Camry for fol­low-on

The Advertiser - Motoring - - ROADSIDE ASSIST -

I have had a Nis­san Max­ima Ti 3.5-litre since new in 2005 and ab­so­lutely love the car, but it has now turned over 100,000km and is heavy on fuel run­ning around the sub­urbs. Can you ad­vise on which would be the one to pick from Nis­san Al­tima, Mazda3, Toy­ota Camry, Kia Cer­ato and Hyundai Elantra? I can get an Al­tima 2014 Ti 2.5-litre, an exNis­san ex­ec­u­tive ve­hi­cle, for about $28,000. Allen Med­ley, email I’d go for the Camry ev­ery time af­ter a Max­ima. It’s $28,990 drive-away — that’s the cur­rent deal on a new car — and is about the same size as the Nis­san but much more re­fined and lighter on fuel.


I’m think­ing about buy­ing ei­ther a new Toy­ota Camry Altise or the Hyundai i30 SR. What do you think? Arthur Gian­nakis, email

If you need space, go for the Camry, if you want some­thing more nim­ble and sporty the Hyundai will be bet­ter. Both get The Tick.


Re­gard­ing the Ford Everest that caught fire while it was be­ing tested for Carsguide: In­ter­est­ingly, some­thing as sim­ple as a loose bat­tery ca­ble can be the cause of this. But if Ford gives a car to a driver to write an ar­ti­cle about it, and he rings up say­ing it’s not run­ning prop­erly, why would they brush him off? Did they not think that if the car had fur­ther prob­lems he was go­ing to write about that? Paul Wil­son, email To para­phrase from House of Cards: You might very well think that. We couldn’t pos­si­bly com­ment.


A Toy­ota dealer said the HiLux Ex­tra Cab SR and SR5 are not avail­able with au­to­matic trans­mis­sion. The sales­per­son said I was the third per­son with that re­quest that day. Will there be an au­to­matic HiLux Ex­tra Cab and, if so, when? Ron Dixon, email Toy­ota spokesman Stephen Cough­lan says the lack of an au­to­matic is a re­sult of over­whelm­ing global de­mand for man­u­als in the Ex­tra Cab mod­els. “There is no plan at for an au­to­matic but we will con­tinue to mon­i­tor cus­tomer de­mand in Aus­tralia,” he says.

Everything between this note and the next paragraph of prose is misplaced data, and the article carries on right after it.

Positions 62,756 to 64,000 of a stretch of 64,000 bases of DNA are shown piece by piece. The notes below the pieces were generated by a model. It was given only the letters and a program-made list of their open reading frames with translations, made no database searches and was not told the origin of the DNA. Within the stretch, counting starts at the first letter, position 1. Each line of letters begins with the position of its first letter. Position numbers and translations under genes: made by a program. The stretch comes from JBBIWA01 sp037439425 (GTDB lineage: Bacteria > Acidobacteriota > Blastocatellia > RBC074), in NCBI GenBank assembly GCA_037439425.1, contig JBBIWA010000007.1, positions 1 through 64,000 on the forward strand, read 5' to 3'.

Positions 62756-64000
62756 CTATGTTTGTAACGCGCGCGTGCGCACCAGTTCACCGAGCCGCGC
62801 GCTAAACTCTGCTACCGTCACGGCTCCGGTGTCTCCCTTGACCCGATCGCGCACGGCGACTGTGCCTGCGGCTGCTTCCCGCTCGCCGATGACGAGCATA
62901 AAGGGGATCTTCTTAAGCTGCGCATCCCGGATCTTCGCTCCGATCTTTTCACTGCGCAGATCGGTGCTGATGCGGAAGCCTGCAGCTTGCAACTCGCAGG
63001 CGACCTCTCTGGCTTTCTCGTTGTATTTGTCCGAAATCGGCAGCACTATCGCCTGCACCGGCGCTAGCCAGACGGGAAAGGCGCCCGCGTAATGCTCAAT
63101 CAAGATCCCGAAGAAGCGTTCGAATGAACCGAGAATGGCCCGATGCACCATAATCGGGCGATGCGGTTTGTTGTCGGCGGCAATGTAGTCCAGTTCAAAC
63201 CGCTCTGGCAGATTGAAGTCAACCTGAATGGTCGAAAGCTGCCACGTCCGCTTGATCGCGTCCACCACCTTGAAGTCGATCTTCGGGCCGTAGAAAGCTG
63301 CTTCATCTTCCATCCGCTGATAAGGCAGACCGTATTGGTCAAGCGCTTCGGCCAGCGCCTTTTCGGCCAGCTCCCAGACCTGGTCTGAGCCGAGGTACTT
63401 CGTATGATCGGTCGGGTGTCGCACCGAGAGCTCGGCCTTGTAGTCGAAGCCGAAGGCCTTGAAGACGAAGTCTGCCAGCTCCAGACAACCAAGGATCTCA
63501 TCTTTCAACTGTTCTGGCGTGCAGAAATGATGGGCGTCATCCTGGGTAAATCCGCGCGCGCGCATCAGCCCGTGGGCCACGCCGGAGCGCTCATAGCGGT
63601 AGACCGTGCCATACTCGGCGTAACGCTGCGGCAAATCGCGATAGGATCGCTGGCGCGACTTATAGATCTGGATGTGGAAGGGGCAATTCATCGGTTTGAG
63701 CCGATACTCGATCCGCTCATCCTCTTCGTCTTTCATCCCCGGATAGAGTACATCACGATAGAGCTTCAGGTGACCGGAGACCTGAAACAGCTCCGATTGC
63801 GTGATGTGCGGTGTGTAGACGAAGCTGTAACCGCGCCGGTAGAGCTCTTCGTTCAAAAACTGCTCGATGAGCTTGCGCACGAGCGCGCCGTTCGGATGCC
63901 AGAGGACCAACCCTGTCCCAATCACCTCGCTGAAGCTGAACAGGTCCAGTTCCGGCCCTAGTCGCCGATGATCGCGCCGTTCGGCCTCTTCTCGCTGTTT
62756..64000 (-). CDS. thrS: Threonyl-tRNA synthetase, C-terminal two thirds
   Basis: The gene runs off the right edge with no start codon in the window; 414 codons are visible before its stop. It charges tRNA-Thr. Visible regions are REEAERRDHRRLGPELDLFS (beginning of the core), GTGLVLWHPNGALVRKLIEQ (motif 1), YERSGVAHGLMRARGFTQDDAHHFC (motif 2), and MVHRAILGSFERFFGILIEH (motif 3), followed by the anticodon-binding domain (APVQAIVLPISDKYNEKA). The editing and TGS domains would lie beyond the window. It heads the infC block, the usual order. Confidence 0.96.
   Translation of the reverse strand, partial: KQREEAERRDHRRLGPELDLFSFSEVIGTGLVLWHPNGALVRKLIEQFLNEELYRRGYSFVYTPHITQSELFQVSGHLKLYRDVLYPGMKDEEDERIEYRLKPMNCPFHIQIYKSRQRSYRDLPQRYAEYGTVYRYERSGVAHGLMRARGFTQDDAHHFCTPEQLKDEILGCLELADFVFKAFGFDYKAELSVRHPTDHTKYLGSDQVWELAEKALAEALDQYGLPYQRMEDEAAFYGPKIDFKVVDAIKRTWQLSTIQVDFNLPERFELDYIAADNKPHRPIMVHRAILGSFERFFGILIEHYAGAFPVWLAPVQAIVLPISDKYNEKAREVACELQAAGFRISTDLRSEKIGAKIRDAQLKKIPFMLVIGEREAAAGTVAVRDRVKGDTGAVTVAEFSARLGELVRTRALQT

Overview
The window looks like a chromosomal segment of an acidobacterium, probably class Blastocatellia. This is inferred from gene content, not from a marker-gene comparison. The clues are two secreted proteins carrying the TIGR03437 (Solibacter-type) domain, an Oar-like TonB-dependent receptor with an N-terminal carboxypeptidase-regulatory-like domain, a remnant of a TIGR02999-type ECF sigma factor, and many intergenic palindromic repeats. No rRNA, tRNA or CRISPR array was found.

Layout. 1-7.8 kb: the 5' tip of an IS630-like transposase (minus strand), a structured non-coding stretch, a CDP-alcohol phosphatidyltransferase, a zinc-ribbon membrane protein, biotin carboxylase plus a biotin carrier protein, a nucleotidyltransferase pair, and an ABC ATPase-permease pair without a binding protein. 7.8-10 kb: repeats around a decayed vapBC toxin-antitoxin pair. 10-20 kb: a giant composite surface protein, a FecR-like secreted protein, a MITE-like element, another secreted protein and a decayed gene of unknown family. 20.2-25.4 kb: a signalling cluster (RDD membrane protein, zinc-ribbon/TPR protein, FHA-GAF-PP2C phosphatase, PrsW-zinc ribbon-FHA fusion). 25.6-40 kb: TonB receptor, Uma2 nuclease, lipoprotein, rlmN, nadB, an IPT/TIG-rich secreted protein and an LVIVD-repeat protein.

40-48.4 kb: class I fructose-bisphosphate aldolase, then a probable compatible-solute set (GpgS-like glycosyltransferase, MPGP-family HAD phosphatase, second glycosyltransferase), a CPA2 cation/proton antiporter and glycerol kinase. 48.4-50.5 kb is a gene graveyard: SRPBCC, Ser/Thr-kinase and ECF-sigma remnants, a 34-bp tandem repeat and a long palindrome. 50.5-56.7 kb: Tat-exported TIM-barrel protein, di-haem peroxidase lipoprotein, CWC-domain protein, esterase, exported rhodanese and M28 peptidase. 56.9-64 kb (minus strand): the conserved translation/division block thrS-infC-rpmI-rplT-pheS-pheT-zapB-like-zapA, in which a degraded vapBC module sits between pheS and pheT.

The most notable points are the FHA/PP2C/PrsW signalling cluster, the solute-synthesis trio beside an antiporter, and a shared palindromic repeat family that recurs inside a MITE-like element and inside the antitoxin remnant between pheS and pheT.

I own a 2011 Ford Ter­ri­tory Titanium and was quoted $199 for a map upgrade when it be­came avail­able. I have con­tacted Ford again as an upgrade has just been re­leased and the price is now $299, not fit­ted. How can it be so ex­pen­sive when an af­ter­mar­ket GPS, with up­dated maps, costs less than $200? I am sure I’m not alone with this ques­tion. Ash­ley Brehaut, email You’re not the only one and Ford is not the only brand. Ford Aus­tralia cus­tomer ser­vice boss Steve Kruk replies: “The price for the SZ is $195 and it’s $295 for the SX from 2004-11. The rea­son our Ford map up­grades are more ex­pen­sive is that we need to build a unique sys­tem for the in­te­grated Ford sat­nav. The Nav­Man and Garmin are generic and they can spread the cost over mil­lions more cus­tomers — but it is not in­te­grated with the ve­hi­cle”.


I have a 2012 Holden Cruze SRI hatch and re­cently took it for some war­ranty re­pair items. A cou­ple of weeks ago my wife was clean­ing the car and brought to my at­ten­tion what ap­pears to be a ‘bodgie’ re­pair on the win­dow mould­ing where it ap­pears to have been bro­ken and glued back. I’m re­ally dis­ap­pointed with the deal­er­ship to cover this up and won­der what to do. Peter Swan, email Holden spokesman Sean Pop­pit has good news: “If it’s as de­scribed, we’ll fix it un­der war­ranty. No prob­lems.”


Af­ter your ad­vice from Nis­san Aus­tralia about the faulty fuel gauge in my Nis­san Pul­sar I dropped it in to my Nis­san dealer. It turns out the sender unit in the tank was faulty. Order­ing and fit­ting a new part may take a week but they’re cov­er­ing it un­der war­ranty. Thanks for your help. Jim Cum­mings, email That’s ex­actly the right re­sult. Glad to help.

Baacck aa wi­in­nerr:: Toy­ot­taa Caam­rry Allt­ti­isse

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